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Candle soot could power electric car batteries: Indian researchers

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Hyderabad, Oct 8 Burning a candle could be all that it takes to make an inexpensive but powerful electric car battery, researchers from the Indian Institute of Technology in Hyderabad have found.

The research revealed that candle soot could be used to power the kind of lithium-ion battery that is used in plug-in hybrid electric cars.

“We are very excited about the results. This new approach is very easy and the costs involved are minimal — it would make battery production cheaper,” said Chandra Sharma, one of the study authors.

Sharma estimated that one hybrid car would need ten kg of carbon soot, which would be deposited in about an hour using candles.

Their discovery opens up the possibilities of using carbon in more powerful batteries, driving down the cost of portable power.

Lithium-ion batteries power many devices, from smartphones and digital cameras all the way up to cars and even aircraft.

The batteries work by having two electrically-charged materials suspended in a liquid to produce a current.

Carbon is used as one of those materials in smaller batteries, but for bigger, more powerful batteries — such as those used in electric cars — carbon is not suitable because of its structure, which cannot produce the required current density.

In the new study, Sharma and Manohar Kakunuri found that because of the shape and configuration of the tiny carbon nanoparticles, the carbon in candle soot is suitable for use in bigger batteries.

What is more, because the soot could be produced quickly and easily, it is a scalable approach to making batteries.

When a candle burns, it gives off clouds of black soot made of carbon.

The researchers looked at the soot collected from the tip of a candle flame and from the middle of the flame and compared the size, shape and structure of the carbon.

The results showed that the burning process forms nanoparticles of carbon that are 30-40 nanometres across and are joined together in an interconnected network.

They also found that the soot recovered from the tip of a candle flame, which burns at 1400 degrees Celsius, has fewer impurities like wax, making it perform better as an electrical conductor.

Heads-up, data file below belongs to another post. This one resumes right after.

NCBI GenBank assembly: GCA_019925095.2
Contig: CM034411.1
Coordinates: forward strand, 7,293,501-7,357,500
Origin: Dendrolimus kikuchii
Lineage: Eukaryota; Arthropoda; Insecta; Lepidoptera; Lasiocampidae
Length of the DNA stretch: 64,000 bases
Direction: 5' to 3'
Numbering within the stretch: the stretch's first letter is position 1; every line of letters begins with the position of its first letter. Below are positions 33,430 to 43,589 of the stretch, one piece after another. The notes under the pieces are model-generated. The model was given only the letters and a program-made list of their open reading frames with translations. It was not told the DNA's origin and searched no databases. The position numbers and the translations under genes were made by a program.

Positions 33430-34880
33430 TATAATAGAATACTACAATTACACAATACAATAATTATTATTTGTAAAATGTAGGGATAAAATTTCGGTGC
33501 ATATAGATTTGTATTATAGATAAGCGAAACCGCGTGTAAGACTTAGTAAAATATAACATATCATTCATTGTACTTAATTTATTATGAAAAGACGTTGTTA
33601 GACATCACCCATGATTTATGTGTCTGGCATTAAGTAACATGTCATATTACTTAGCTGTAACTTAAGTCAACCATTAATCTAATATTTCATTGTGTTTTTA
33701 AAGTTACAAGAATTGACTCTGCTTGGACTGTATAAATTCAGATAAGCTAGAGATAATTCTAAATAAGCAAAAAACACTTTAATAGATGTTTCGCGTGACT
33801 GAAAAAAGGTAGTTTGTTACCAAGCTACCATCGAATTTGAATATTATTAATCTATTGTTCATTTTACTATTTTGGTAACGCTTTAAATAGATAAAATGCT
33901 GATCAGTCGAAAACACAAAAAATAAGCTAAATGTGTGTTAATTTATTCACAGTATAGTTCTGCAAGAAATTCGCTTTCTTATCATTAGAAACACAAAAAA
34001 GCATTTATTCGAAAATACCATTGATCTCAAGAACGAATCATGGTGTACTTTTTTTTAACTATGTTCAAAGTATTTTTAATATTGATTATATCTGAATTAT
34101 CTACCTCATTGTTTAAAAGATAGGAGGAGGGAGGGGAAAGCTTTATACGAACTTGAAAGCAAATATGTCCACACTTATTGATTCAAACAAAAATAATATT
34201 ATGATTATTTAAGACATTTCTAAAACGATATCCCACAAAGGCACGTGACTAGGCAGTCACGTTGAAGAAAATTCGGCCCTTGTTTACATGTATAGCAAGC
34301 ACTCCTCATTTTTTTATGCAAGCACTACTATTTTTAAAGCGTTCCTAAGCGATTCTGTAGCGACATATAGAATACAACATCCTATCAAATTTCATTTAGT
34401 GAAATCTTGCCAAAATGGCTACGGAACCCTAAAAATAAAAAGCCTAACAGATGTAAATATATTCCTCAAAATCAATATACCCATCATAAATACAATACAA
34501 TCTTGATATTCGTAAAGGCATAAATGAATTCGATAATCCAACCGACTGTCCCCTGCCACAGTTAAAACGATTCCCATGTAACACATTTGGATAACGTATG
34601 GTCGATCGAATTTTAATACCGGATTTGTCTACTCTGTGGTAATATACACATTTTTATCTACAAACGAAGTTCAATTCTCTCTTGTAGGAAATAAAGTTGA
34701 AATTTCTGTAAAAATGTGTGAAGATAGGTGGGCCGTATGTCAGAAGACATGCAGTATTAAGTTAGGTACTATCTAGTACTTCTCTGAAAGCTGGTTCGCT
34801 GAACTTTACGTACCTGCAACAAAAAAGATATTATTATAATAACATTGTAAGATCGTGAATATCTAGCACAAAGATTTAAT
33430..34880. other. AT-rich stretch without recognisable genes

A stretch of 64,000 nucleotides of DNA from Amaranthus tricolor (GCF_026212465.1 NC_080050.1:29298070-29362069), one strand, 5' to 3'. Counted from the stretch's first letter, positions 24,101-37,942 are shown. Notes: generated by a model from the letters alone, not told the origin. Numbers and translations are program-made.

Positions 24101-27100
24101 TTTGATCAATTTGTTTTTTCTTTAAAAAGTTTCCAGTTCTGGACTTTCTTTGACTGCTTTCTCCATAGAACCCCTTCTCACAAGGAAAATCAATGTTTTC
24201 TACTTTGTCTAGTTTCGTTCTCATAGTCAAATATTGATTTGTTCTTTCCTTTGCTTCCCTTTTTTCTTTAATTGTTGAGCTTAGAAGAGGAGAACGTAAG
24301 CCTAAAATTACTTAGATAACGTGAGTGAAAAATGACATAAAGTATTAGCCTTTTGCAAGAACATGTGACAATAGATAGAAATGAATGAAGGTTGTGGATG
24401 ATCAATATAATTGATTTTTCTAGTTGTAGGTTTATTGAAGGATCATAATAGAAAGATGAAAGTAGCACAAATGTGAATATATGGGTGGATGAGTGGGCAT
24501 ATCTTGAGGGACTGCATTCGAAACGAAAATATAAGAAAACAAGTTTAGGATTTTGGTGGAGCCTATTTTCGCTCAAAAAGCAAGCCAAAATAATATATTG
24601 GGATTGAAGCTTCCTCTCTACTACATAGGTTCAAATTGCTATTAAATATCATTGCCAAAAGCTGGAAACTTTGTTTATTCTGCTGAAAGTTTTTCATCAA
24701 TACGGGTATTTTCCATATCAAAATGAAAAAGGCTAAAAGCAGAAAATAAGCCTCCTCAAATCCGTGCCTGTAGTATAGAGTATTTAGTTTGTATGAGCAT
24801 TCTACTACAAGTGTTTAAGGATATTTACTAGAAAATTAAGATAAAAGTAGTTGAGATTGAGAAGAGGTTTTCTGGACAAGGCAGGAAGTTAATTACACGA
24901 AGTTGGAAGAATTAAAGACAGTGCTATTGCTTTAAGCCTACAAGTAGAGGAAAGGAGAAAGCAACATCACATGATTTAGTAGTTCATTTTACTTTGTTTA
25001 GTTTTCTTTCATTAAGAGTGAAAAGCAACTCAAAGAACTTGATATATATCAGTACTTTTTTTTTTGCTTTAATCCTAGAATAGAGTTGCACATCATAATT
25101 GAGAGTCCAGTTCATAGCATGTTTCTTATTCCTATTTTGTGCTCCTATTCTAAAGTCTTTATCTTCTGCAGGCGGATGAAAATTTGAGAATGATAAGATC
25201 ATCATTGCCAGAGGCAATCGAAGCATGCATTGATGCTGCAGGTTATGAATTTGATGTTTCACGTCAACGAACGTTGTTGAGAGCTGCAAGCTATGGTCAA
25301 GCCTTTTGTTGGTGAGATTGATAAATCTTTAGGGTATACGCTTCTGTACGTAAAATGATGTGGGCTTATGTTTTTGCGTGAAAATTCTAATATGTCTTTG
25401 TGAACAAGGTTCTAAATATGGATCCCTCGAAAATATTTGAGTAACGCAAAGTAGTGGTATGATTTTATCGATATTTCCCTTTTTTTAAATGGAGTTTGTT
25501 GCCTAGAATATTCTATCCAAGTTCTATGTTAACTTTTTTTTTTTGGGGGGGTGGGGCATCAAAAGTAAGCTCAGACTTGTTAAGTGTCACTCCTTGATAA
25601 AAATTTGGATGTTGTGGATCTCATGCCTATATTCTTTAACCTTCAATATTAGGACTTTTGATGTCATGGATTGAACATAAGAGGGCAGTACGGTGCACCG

In tests, the researchers found the soot effective as a conducting material in a battery.

The researchers now plan to develop a candle soot battery to test the technology further.

The findings appeared in the journal Electrochimica Acta.

(IANS)

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Huawei Releases Industry’s First Patented Lithium-Silicon Battery

The handset maker's ultra-fast charging battery is the result of material innovation and fully compatible with the existing battery solutions.

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Aiming to achieve a breakthrough in battery life, Huawei Consumer Business Group on Monday unveiled the industry’s first patented lithium-silicon battery that promises to greatly improve fast-charging capability and ensures safety.

This patented technology is an iteration of the battery that is likely to be used in upcoming Huawei smartphones, the company said in a statement.

The silicon anodes in the Lithium-Silicon battery hold more power than graphite-based versions, thus making the battery more durable and increasing its power-retention capacity.

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(Representational Image)

“Just like how multi-touch technology changed the way displays work, Huawei’s ultra-fast charging technologies will redefine the way people use smartphones and free users from nomophobia — the fear of having no access to phones,” said the company.

The new batteries are coated with a 3D nitrogen-doped carbon network and this coating can be synthesised at a relatively lower temperature and has high conductivity, resulting in ultra-fast charging.

Unlike traditional fast-charging solutions, ultra-fast technology employs a relatively low-voltage and high-current formula that aims to maximize the amount of current going into the device while minimizing efficiency losses, heat as well as throttling.

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“This innovation is based on electrochemical kinetics advancements, which enable ultra-fast charging batteries to support greater power efficiency and current input. Leveraging the nitrogen-doped carbon frame, Huawei improved the stability intercalation and deintercalation of lithium,” the company added.

Also Read: TECNO Mobile Unveils Its First Flagship Smartphone In India

The handset maker’s ultra-fast charging battery is the result of material innovation and fully compatible with the existing battery solutions. (IANS)